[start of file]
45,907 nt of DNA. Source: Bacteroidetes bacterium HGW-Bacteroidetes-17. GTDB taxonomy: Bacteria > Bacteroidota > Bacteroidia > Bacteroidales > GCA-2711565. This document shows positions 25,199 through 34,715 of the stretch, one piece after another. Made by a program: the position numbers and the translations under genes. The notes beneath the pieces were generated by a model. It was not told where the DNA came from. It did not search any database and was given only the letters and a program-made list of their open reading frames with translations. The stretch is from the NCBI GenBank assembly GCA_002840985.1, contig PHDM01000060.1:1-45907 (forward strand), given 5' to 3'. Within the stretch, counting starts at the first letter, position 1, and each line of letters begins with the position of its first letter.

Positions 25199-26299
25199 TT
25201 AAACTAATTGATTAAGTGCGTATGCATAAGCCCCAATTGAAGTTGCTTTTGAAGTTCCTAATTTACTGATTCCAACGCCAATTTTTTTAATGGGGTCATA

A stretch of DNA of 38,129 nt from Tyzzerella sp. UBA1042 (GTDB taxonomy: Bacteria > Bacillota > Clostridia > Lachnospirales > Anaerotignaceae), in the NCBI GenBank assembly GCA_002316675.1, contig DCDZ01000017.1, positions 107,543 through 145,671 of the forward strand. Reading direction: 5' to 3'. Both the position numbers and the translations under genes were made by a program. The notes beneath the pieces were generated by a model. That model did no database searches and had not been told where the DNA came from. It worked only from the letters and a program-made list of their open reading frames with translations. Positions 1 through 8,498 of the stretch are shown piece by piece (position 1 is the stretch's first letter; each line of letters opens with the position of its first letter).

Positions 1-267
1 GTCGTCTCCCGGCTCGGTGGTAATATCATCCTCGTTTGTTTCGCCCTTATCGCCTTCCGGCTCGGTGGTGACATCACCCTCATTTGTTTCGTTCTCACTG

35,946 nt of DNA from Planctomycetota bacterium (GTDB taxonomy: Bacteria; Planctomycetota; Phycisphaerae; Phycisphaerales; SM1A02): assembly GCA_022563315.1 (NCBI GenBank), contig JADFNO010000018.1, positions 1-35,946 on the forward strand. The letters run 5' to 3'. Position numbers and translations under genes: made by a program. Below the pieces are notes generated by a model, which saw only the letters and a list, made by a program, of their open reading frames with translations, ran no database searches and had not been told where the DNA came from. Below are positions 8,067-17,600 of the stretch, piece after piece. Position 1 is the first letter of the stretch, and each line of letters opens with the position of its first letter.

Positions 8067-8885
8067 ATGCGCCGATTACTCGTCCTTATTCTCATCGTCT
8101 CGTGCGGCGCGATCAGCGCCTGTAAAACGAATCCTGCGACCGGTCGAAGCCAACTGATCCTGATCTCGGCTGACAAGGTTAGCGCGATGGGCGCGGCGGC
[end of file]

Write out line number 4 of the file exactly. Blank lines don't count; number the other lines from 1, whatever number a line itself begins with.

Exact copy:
25201 AAACTAATTGATTAAGTGCGTATGCATAAGCCCCAATTGAAGTTGCTTTTGAAGTTCCTAATTTACTGATTCCAACGCCAATTTTTTTAATGGGGTCATA